You have to get up at 6:00 a.m. during the week. But you dont even have to set your alarm, because your cat comes in and licks your fingers or jumps up and purrs on your chest just before the wake-up hour. Thats a pretty nice way to wake up, actually – unless it happens to be Saturday morning and you were planning on sleeping in. But weekday or weekend, your old-faithful feline is
there just the same, licking your fingers and purring on your chest just before 6:00 a.m.
How do cats do it? Do they really sense what hour it is, or is it something else?
Alas, this is one of the many enduring mysteries about cats, says Larry Myers, DVM, PhD, of the Auburn University School of Veterinary Medicine in Alabama. “Some of what appears to be cats telling time is entrainment. Its routine reinforced. Cats very quickly become aware of when human family members wake up, eat, go out and come home,” says Dr. Myers, whose 18-year-old female cat wakes him at 6:00 a.m. daily for breakfast (hers, not his).
In fact, it often seems more likely that our cats are training us than that they innately know what time it is. This is especially true when a cat wants to eat.
“But It wouldnt surprise me if cats had some kind of internal rhythm, says Dr. Myers. “Thats true of other species [such as birds]. However, there hasnt been enough research done on the issue of cats and their sense of time.”
We do know, however, that there are lots of cues that cats take from their environment. Sunlight, the song of birds, the jangle of keys in the door lock – all these things let cats know whats happening in the world. Being the intelligent creatures they are, cats respond to these external cues. And when we or something else reinforces these behaviors, cats will often perform them regularly.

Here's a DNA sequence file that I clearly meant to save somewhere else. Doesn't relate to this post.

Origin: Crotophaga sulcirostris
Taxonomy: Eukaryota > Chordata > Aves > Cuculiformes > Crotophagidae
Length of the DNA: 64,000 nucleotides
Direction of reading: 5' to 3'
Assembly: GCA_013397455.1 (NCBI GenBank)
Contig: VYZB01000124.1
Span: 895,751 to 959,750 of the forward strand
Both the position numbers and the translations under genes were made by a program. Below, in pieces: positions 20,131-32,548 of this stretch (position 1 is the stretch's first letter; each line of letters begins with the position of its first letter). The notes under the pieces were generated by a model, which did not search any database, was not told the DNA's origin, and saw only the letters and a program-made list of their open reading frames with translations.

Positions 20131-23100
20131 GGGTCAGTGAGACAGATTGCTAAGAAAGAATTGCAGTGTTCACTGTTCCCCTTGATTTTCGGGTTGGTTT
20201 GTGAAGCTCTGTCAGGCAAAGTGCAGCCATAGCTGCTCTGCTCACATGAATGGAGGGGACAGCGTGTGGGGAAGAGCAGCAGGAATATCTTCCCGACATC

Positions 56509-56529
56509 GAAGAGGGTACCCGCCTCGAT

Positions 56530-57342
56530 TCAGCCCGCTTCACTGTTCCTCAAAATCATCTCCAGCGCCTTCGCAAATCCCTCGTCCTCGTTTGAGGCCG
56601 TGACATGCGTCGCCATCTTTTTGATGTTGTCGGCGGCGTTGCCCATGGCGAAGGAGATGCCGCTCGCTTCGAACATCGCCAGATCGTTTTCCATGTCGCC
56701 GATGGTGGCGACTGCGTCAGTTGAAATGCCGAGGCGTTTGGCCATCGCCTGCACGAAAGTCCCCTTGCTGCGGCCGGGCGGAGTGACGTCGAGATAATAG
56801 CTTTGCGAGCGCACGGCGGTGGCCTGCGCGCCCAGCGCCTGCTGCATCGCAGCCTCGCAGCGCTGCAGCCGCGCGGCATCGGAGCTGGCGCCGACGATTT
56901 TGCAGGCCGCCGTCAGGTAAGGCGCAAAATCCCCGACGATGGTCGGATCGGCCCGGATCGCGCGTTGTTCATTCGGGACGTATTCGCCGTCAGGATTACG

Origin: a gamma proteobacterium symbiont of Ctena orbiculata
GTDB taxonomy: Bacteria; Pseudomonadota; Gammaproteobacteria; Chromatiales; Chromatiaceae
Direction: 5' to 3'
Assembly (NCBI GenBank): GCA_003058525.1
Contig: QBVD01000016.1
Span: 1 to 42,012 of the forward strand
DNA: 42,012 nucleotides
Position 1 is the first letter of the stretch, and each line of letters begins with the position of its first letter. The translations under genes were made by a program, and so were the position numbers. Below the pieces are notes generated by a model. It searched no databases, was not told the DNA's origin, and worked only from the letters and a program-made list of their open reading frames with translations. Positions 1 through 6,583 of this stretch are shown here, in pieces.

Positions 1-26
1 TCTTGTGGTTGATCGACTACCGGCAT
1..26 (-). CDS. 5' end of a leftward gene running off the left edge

“I have a fishing cabin on a lake,” says Dr. Myers. “At very specific times, the frogs come out, the birds come out. My cat starts looking for birds at the bird feeder at certain hours now.”
There are also internal cues that drive cats to do things at certain times. These include hunger, thirst, the need to eliminate and the desire to play or socialize,” says Dr. Myers. Although some of these issues are greater for dogs, they can explain why your cat is so happy to see you when you get home.
But heres something that you may not realize, says Dr. Myers, who has videotaped cats and dogs left without people present. “Your cats, especially, are not really waiting on pins and needles for you to show up at home,” he says. “Yes, they will hear your car in the driveway, your steps on the stairs, your key in the lock and your voice calling them. When they hear you, they will awake from their naps or leave their food bowls to wait near the door for you. But if you dont come home at the same time, they are probably not waiting and waiting for you.”
But that doesnt mean that theyre not happy to see you; they are. And it sure looks like theyve been waiting for you when you open the door and your feline greets you with an eager meow and an affectionate rub.
But cats are probably not telling time the way we do – in measured segments. You can test this the next time your cat wakes you up on the weekend by rolling over for a bit more shuteye instead of getting up. It might be helpful to put out some food before going to bed (dry kibble works best) so that your cat wont think shes starving the next morning. With any luck, you can teach your cat to enjoy sleeping in on weekends, too.